It’s Christmas time again and this month we are going to focus on the American-Italian celebration that is held on Christmas Eve named “Feast of the Seven Fishes” or “Festa dei sette pesci”. This wonderful feast has been celebrated for decades by millions of families in the US where dinner entails several different fish dishes along with other seafood. Living in the beautiful coastal area of south Florida with access to an abundance of fresh and delicious seafood, we hope to help you prepare the best “La Vigilia di Natale” feast possible for you and your loved ones.
The custom of the Feast of the Seven Fishes started as an American-Italian tradition based on the Catholic practice of fasting before Christmas and avoiding red meat. It’s not exactly clear when the Feast of the Seven Fishes actually began but it was most popularized along the time of the industrial revolution when there was a large influx of Italian immigrants moving into cities across the US. This tradition has been passed down to many generations and has become something many look forward to every year.
Not all families follow the rule of having only seven fish dishes; some offer upwards of thirteen different tasty options! While some people stick to very traditional recipes and choices of seafood like anchovies, whiting, lobster, sardines, cod, smelts, eel, squid, octopus and more, some families opt for more modern twists on old school dishes to spice things up.
We are going to share a favorite Feast of the Seven Fishes recipe and some fantastic food pairings to help you prepare the best Christmas Eve feast you’ve ever had.
Traditional dish: Baccalà Mantecato (dried cod pâté)
This is a very traditional northern Italian recipe hailing from the Venice region and makes for the perfect appetizer for your Christmas Eve dinner party. The ingredients are impressively simple and you’d find it hard to believe that a dried piece of cod could make something so exciting, but it’s true! Your taste buds will be buzzing once you take a bite of this whipped cod pâté spread onto crostini or fried pieces of polenta.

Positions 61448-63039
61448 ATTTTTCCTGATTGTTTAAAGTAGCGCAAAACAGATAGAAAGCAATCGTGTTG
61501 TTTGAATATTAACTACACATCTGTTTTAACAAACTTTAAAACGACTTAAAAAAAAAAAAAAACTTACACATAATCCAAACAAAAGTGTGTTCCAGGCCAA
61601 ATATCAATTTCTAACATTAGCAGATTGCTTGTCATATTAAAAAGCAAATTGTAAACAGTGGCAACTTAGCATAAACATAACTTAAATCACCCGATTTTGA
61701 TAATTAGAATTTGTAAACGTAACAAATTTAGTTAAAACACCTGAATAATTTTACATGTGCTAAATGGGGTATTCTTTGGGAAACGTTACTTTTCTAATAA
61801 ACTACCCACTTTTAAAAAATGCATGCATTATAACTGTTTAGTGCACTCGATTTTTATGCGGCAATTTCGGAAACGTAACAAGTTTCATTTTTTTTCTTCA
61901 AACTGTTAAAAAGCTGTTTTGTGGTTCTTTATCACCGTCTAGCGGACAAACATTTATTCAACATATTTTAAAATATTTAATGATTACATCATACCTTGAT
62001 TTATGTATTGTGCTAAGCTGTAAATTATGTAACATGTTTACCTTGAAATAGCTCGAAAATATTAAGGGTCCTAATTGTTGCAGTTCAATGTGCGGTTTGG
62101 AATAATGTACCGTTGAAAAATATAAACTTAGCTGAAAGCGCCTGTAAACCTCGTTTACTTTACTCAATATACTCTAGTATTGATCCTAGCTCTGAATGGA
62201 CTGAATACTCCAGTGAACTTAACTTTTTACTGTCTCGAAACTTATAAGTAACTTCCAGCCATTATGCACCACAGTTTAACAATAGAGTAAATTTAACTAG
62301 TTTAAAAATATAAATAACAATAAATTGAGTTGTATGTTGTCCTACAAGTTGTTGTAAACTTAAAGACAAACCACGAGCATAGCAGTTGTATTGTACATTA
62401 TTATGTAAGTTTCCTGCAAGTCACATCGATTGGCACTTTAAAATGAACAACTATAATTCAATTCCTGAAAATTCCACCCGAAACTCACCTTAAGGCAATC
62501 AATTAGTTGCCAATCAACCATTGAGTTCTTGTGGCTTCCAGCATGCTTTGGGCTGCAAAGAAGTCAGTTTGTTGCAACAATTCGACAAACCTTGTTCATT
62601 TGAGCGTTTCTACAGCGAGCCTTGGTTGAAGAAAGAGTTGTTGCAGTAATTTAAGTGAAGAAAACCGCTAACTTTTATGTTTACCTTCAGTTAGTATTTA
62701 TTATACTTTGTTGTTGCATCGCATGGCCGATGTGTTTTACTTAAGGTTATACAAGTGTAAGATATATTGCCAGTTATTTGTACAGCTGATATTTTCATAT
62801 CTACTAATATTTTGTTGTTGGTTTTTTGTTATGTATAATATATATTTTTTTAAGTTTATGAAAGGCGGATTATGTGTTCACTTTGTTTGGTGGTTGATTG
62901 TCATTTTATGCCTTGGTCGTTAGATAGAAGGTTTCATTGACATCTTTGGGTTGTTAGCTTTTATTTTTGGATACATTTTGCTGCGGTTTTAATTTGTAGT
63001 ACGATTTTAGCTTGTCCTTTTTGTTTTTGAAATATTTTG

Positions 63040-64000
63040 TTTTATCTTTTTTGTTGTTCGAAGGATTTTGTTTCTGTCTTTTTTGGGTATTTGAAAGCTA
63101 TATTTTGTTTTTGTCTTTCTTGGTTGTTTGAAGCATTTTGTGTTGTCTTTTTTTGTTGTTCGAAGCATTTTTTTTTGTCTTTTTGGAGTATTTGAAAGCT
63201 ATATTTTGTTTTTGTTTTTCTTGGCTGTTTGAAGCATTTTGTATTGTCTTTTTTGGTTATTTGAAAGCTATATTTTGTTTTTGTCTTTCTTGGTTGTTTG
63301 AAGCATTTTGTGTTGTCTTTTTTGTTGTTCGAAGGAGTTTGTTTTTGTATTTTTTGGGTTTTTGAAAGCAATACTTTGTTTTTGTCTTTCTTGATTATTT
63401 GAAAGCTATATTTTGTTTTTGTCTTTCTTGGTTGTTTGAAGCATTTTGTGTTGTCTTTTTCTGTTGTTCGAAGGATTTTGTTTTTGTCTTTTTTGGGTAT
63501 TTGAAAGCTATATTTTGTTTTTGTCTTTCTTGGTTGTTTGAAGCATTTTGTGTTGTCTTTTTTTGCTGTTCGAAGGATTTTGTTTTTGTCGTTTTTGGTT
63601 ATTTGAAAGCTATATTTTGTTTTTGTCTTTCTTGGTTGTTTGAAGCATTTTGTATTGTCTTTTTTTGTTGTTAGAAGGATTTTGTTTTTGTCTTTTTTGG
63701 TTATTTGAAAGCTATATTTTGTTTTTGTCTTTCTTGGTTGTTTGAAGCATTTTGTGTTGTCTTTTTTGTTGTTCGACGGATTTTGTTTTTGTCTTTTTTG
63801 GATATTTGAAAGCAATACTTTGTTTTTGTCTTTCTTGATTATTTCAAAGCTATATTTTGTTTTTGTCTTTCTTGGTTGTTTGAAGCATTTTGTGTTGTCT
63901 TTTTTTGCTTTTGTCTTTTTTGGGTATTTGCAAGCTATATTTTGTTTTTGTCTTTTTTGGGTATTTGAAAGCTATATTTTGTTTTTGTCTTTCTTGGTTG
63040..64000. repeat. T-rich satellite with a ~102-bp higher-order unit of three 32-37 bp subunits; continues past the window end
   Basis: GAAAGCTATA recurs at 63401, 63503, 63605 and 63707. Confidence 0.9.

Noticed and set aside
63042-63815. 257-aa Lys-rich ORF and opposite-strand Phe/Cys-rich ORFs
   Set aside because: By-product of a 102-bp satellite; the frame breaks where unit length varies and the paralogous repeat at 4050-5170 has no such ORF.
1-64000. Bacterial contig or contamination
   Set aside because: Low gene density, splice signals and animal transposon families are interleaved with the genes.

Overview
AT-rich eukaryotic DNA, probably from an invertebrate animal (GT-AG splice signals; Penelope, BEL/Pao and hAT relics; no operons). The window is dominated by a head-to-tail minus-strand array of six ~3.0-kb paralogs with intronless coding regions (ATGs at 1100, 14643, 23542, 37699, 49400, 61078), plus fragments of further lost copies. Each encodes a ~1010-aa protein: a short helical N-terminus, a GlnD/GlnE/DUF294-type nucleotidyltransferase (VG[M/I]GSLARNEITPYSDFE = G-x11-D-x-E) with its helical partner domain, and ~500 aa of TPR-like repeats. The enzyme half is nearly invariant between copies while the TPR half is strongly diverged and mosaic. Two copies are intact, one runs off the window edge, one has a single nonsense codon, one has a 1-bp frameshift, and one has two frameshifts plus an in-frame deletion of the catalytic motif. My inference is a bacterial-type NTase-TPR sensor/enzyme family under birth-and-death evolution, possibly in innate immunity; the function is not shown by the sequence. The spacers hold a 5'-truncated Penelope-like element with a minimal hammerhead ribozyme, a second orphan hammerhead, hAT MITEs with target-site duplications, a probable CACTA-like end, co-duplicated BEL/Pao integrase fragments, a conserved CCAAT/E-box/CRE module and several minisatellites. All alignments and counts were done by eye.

- 1/2lb dried salted cod
- 3 cloves of garlic
- 1 bay leaf
- 1tbsp chopped parsley
- Extra virgin olive oil
- Salt & pepper
You will want to start this process 2 or 3 days prior to your dinner party. Submerge the dried cod into a pot and keep it covered. Make sure to change the water twice daily while it soaks. Once the fish has fully softened, replace the water one more time until fully submerged and add a bay leaf into pot. Cook for 30 minutes on low heat while removing foam from the top of the water.
Remove the cod from water and begin the process of deboning and removing skin. Google some tips on deboning cod to make this step of the process easier for beginners. Once the fish is ready, place into a bowl with three cloves of minced garlic (fresh, not roasted or jarred) and chopped parsley, and using a hand mixer or wooden spoon, begin to vigorously mix the fish and garlic adding salt, pepper and olive oil as needed to achieve a mousse-like, whipped texture.
Seafood & Pairings
The Feast of the Seven Fishes is all about seafood; so, naturally this dinner would not be complete without perfect wine and beer pairings. The following are common Feast of the Seven Fishes meals and the wines that best go along with each:
Clams casino- A classic dish made with clams on the half shell with breadcrumbs and bacon. Pairs best with Italian Prosecco or sparkling wine.
Spaghetti alla puttanesca- A sauce made with tomatoes, olive oil, anchovies, olives, garlic and capers pairs wonderfully with a southern Italian red wine or, surprisingly a run-of-the-mill zinfandel!
Baccalà- If you prepare the cod pâté above, be sure to pair it with a beautiful sparkling rosé.
Lobster- Whether you are baking or steaming, or if you’re stuffing or seasoning, lobster is best paired with a crisp chardonnay with oaky flavors.
Insalta di mare – A fantastic cooled salad made with a mix of seafood like mussels, clams, squid, and shrimp whisked in a lemony olive oil and parsley dressing pairs best with a dry, unoaked Italian white wine.
Fried calamari- Fried calamari rings are always a hit, especially around the holidays and when served with marinara, they’re best paired with a nice cold lager! Yes, beer!
Whiting- This kind of white fish can stand up to a bold red wine, especially when paired with a tomato based sauce. No matter how you prepare this fish, aim for a solid pinot noir.
Come in for our fantastic selection of fresh sea food to make your Feast of the Seven Fishes an unforgettable event. Peruse our wines, beers and liqueurs that will go perfectly with any dish you choose to prepare. We wish all of our customers and friends a happy holiday season!